Currently, a majority of mass affluent and emerging middle class population rely on wealth management products issued and distributed by commercial banks, but the banks are inherently conflicted because their main business is interest-based lending rather than a commission-based business such as wealth management service, therefore they typically do not offer personalized services and lack the independence in providing investment advice. Furthermore, historically, a large number of banks’ wealth management products were issued off-balance sheet with implicit guarantee of returns. In April 2018, China’s banking and securities regulators jointly released the 2018 Guidelines, aimed at reining in the banks’ supply of off-balance sheet wealth management products and breaking traditional implicit guarantee of returns on all types of wealth management products. As a result, the number of new products issued by banks declined by 17.0%, and the number offering guaranteed repayment decreased by 5.3% from March 2018 to June 2018.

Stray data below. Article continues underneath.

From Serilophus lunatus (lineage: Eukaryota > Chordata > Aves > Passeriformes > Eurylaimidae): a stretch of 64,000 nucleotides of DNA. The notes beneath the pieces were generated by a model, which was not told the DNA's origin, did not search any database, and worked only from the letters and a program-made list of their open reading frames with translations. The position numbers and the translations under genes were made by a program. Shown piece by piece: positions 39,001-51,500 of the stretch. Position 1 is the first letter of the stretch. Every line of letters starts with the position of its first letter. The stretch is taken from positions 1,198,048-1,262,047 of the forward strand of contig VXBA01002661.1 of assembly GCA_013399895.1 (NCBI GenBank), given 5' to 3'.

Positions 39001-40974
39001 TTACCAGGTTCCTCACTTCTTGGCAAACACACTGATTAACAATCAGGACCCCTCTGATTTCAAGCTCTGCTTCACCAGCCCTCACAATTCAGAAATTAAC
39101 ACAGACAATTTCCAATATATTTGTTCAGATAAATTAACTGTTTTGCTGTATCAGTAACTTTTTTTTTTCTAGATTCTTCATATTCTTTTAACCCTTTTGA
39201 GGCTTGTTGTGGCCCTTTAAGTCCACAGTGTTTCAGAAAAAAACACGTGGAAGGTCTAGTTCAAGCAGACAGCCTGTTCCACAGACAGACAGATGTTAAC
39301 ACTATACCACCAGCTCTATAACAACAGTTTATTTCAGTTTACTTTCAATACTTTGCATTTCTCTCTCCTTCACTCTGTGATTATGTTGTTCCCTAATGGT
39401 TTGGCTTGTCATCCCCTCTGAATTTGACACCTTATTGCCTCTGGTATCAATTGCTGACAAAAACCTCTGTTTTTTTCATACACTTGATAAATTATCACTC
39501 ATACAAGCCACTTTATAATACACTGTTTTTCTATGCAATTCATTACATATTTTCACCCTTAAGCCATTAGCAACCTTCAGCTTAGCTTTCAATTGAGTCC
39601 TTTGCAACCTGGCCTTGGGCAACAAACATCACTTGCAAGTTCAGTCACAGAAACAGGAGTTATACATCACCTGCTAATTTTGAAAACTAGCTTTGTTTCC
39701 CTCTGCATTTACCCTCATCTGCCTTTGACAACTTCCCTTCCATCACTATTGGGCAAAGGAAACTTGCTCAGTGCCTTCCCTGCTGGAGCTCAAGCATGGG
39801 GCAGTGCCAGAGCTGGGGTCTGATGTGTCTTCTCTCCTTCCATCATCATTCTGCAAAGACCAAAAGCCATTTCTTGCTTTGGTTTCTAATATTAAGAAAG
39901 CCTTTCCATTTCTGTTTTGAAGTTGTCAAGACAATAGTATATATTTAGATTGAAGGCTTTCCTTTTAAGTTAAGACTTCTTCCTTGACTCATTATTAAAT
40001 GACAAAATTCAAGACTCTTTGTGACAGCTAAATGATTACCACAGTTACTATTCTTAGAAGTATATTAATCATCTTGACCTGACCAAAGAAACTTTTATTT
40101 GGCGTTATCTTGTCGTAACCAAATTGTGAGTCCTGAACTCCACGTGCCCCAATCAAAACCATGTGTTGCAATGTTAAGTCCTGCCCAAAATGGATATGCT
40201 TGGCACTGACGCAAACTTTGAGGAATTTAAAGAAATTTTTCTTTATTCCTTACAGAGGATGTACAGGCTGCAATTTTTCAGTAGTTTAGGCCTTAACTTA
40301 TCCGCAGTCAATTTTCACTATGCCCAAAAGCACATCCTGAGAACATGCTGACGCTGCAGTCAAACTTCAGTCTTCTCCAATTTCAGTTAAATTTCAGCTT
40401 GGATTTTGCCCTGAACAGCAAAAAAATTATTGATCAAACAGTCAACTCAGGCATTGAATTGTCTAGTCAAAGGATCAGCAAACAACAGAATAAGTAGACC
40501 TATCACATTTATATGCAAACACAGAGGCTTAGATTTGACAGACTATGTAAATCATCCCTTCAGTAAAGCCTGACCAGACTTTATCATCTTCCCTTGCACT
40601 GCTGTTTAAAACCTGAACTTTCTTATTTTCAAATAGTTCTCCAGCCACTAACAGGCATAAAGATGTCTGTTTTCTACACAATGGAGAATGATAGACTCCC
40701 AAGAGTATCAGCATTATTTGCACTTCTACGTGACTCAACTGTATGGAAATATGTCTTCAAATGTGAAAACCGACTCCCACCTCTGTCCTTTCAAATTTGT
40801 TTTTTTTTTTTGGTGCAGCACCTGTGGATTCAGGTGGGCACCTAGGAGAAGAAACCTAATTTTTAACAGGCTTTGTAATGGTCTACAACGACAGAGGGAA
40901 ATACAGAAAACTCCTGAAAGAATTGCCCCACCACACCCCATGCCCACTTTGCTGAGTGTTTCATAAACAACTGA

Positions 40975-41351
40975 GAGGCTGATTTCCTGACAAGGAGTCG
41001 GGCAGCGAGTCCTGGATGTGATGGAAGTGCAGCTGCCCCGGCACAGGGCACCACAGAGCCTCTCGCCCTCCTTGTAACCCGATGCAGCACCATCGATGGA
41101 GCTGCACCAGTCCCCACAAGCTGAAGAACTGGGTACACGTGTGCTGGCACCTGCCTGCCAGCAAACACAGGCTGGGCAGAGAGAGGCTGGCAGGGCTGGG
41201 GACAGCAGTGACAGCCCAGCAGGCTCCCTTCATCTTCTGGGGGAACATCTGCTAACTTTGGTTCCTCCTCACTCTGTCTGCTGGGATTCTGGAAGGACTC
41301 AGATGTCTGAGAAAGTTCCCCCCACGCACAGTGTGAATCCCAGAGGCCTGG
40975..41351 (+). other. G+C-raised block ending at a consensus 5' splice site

These regulatory and industry trends are expected to lead to the development of a truly market-oriented wealth management products and services market, which we believe positions us well for rapid future growth.

 

A unique social e-commerce based sales model driven by seed clients

 

According to CIC, we are the first third-party wealth management service provider to successfully adopt an innovative social e-commerce based approach to tap into the vast wealth management market serving the mass affluent and emerging middle class population in China. Our approach consists of identifying, fostering and collaborating with seed clients—existing clients who believe in our service capabilities—to actively market our products or services on social media platforms to their families, friends and acquaintances.